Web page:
Because you have installed all of the package dependencies for Drupal, now you will download the Drupal source code and install PHP package dependencies via the Composer.

Use the following wget command to download the latest version of Drupal. You will see the file 'drupal.tar.gz' on your current working directory.

wget -O drupal.tar.gz

Now extract the file 'drupal.tar.gz' via the tar command below. Then, move the extracted drupal directory to '/var/www/drupal'. This directory will be used as the 'Document-root' directory for your Drupal installation.

tar -xvf drupal.tar.gz
mv drupal-* /var/www/drupal

Next, change the ownership and permission of the Drupal installation directory '/var/www/drupal' by using the following command. The ownership must be user and group 'www-data' with the normal user permission '755'.

sudo chown -R www-data:www-data /var/www/drupal/
sudo chmod -R 755 /var/www/drupal/

Now move to the '/var/www/drupal' directory and run the composer command as below to install all PHP dependencies for your Drupal installation.

cd /var/www/drupal
sudo -u www-data composer install --no-dev

Setting Up Apache2 Virtual Host for Drupal

After you downloaded Drupal and installed PHP package dependencies, you will now set up and configure the Apache virtual host for your Drupal installation.

Before you start configuring a virtual host, be sure your domain name that will be used for Drupal is pointed to your server IP address. Also, be sure your SSL certificates are ready.

Run the following a2enmod command to enable some Apache2 modules for your Drupal.

sudo a2enmod rewrite ssl headers deflate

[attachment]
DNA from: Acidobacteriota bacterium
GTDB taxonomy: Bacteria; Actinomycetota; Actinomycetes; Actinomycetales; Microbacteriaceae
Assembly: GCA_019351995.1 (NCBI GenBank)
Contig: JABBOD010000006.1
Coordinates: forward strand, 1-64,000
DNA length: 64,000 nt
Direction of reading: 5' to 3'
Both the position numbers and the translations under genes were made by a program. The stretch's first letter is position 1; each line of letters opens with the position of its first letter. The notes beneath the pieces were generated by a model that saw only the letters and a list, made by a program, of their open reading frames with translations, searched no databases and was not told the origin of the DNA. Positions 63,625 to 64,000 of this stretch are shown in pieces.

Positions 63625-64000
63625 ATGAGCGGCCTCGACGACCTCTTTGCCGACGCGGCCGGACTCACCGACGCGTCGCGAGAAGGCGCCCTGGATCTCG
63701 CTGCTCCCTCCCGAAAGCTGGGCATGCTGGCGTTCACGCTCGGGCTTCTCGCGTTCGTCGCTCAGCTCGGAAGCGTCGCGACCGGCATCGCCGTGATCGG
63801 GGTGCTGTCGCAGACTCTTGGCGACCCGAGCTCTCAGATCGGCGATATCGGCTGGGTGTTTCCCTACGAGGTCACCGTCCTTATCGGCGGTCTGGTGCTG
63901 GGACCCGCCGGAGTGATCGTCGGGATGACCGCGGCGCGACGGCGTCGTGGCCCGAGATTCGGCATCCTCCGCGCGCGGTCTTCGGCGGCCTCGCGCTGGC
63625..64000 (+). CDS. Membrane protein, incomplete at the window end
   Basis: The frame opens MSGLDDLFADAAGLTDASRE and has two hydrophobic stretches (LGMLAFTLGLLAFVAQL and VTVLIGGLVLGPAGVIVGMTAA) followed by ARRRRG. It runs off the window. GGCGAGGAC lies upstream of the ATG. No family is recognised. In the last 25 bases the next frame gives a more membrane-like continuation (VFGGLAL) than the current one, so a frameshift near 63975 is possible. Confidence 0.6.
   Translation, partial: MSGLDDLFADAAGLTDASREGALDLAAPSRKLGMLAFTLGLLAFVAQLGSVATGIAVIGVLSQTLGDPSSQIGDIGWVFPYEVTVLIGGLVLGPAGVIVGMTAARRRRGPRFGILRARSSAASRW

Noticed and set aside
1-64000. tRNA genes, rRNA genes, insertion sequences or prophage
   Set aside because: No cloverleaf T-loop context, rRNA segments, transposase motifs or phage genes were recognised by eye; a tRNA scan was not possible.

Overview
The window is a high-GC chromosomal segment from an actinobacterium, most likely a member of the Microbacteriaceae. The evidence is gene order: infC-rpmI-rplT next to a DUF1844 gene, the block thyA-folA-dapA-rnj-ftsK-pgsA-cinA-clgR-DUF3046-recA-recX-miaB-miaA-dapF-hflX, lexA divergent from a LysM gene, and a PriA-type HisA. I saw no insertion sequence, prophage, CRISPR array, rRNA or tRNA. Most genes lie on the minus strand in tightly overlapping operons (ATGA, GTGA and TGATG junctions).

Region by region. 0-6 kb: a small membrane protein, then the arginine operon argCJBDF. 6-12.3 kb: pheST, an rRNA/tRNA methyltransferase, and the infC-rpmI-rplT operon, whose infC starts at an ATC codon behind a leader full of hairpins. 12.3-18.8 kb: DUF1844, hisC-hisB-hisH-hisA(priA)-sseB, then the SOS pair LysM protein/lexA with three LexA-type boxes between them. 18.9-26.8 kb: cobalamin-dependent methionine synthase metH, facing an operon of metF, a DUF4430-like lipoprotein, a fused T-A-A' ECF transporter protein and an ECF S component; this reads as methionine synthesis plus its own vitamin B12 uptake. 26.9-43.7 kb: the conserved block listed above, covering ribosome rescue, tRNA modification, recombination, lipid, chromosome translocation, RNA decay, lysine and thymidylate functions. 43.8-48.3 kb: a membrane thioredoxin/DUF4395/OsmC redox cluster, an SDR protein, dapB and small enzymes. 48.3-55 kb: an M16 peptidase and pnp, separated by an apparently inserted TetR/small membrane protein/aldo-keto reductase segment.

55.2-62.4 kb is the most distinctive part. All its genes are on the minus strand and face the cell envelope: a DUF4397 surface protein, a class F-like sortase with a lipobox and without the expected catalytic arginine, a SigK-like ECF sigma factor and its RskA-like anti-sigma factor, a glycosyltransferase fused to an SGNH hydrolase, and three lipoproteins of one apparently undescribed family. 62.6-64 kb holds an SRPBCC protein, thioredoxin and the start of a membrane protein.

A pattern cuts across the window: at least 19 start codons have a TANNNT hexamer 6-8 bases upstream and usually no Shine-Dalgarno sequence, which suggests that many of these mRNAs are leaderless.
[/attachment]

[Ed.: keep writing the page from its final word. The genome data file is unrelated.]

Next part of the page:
enable apache2 modules

Now create a new virtual host file for drupal '/etc/apache2/sites-available/drupal.conf' using the following command. This example uses the 'nano' editor.

sudo nano /etc/apache2/sites-available/drupal.conf

Add the following complete configuration for the Drupal virtual host. Be sure to change the domain name and the path of SSL certificates. In this demo, we will use the domain '' for our Drupal installation.

<VirtualHost *:80>

    ServerAdmin [email protected]

    # Redirect Requests to SSL
    Redirect permanent "/" ""

    ErrorLog ${APACHE_LOG_DIR}/
    CustomLog ${APACHE_LOG_DIR}/ combined


<IfModule mod_ssl.c>

    <VirtualHost _default_:443>

        ServerAdmin [email protected]
        DocumentRoot /var/www/drupal

        # Add security
        php_flag register_globals off

        ErrorLog ${APACHE_LOG_DIR}/
        CustomLog ${APACHE_LOG_DIR}/ combined

        SSLEngine on
        SSLCertificateFile /etc/letsencrypt/live/
        SSLCertificateKeyFile /etc/letsencrypt/live/

        <FilesMatch "\.(cgi|shtml|phtml|php)$">
                SSLOptions +StdEnvVars

        <Directory /var/www/drupal>
                Options FollowSymlinks
                #Allow .htaccess
                AllowOverride All
                Require all granted
                <IfModule security2_module>
                        SecRuleEngine Off
                        # or disable only problematic rules

        <Directory /var/www/drupal/>
            RewriteEngine on
            RewriteBase /
            RewriteCond %{REQUEST_FILENAME} !-f
            RewriteCond %{REQUEST_FILENAME} !-d
            RewriteRule ^(.*)$ index.php?q=$1 [L,QSA]



Save your configuration and close the file when finished.

Next, run the following command to activate the 'drupal.conf' virtual host file. Then, test and verify your Apache configurations. If your Apache configuration is correct, you will receive an output message such as 'Syntax OK'.

sudo a2ensite drupal.conf
sudo apachectl configtest

setup virtual host